HA!! I just reread that and thats the funniest thing i’ve ever written and obviously highly untrue. But you get the point. I realized that I needed some serious time and brain space in order to figure out what is next in my career and how I can streamline everything to make sure its sustainable with a baby.

oh joy studio

Without a baby I can handle it all, truly. I’m a machine. I suffer from high energy, and I truly LOVE doing what I do. All of the above projects were fun and good for me. But the last ten years of being in a ‘yes phase’ have ended in order to figure out how to be a good mom.

It’s all about saying yes to a few large things that are large and sustainable. Or maybe not. Maybe that will be more stressful and less interesting and i’ll miss having 27 projects. But Its just what i’m going to try right now.  Ah the experiment that is life …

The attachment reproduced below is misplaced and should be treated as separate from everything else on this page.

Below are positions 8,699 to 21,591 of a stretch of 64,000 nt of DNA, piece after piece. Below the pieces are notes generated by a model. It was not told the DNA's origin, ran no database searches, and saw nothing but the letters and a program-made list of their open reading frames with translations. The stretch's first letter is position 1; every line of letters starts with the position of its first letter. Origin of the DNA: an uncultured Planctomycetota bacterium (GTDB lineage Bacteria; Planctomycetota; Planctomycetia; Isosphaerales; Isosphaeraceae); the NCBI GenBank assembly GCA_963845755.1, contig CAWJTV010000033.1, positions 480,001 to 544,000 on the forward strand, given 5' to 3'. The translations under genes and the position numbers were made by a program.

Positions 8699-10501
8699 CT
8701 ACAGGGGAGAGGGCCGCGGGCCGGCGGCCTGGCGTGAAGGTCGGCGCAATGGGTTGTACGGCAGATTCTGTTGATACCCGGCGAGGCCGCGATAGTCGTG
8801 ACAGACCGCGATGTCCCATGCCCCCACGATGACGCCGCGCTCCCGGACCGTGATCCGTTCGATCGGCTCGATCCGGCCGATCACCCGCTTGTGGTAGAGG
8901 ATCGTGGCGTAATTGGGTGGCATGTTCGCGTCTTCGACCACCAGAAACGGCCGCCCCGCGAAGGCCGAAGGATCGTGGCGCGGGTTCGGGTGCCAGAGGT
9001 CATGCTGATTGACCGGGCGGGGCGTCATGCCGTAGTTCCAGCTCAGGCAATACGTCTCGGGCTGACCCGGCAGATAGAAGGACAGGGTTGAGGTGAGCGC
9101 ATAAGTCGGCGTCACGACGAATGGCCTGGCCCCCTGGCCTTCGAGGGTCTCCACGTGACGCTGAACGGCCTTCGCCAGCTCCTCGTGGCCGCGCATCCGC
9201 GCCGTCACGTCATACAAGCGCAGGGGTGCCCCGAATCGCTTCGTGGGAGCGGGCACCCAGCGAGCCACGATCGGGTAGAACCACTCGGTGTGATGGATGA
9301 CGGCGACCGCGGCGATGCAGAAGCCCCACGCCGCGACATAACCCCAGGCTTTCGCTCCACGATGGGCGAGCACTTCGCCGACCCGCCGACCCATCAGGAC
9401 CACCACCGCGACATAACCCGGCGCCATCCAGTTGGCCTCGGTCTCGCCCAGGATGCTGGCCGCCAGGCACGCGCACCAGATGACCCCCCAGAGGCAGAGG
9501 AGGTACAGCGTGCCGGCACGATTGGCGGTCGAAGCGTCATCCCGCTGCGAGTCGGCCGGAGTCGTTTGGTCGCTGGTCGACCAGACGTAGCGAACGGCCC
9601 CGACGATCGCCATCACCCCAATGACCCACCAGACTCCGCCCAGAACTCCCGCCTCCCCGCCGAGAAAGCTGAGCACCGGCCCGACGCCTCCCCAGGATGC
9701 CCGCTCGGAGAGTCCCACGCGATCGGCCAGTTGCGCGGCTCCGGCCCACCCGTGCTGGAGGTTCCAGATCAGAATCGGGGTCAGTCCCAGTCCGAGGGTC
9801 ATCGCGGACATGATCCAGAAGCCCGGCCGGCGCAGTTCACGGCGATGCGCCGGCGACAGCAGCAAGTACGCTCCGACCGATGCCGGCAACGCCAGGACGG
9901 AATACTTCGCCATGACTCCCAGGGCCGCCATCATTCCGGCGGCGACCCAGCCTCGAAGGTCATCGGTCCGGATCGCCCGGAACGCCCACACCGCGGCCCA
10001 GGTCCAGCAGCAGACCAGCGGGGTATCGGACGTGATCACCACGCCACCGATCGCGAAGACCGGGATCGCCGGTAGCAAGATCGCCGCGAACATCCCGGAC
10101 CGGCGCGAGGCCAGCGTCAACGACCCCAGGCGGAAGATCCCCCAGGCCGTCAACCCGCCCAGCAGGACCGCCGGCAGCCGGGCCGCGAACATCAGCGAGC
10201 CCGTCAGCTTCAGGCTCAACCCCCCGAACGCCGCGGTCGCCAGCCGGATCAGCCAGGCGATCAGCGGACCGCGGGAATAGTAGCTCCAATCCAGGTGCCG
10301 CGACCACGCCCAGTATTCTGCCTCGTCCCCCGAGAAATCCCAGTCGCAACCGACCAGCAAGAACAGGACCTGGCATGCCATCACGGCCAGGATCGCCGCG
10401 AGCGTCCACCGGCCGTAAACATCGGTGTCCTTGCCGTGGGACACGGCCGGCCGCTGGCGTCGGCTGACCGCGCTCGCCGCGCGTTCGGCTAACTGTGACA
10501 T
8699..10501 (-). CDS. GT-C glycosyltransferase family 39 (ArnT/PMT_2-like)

I know that a lot of you are in creative fields and can understand this, but just because you love designing, its your favorite thing to think about and do doesn’t mean that it doesn’t take up a lot of space in your brain. Every day I had to look at the board and first try to remember what i’m forgetting that is urgent and behind for each project, then try to stay on top of things that are current and happening today and then think about what is happening next week – what i need to order, coordinate, source now that will take 4 weeks to get here, etc. Thinking about what is happening next year or anything ‘Big Picture’ wasn’t really an option; My tv career wasn’t even a thought, let alone trying to please all the personalities involved, and lets face it, there are a lot of ‘interesting’ personalities out there.

Brain. Was. Full.  (i just read that putting dramatic periods is ‘out’ and very ‘last year’, so i do apologize for being off-trend on that one. How embarrassing).

But never fear, folks. I think i’ve figured it out (‘think’ being the operative word, here). Nothing I can announce yet, but hopefully by next year life will be sustainable. I’m not looking for balance – i’ve talked to enough of you to know that it doesn’t exist. And i’m CERTAINLY not looking for perfection, lord knows that ain’t happening as i can barely use good grammar right now - but just a career that is sustainable and doable … with a baby boy.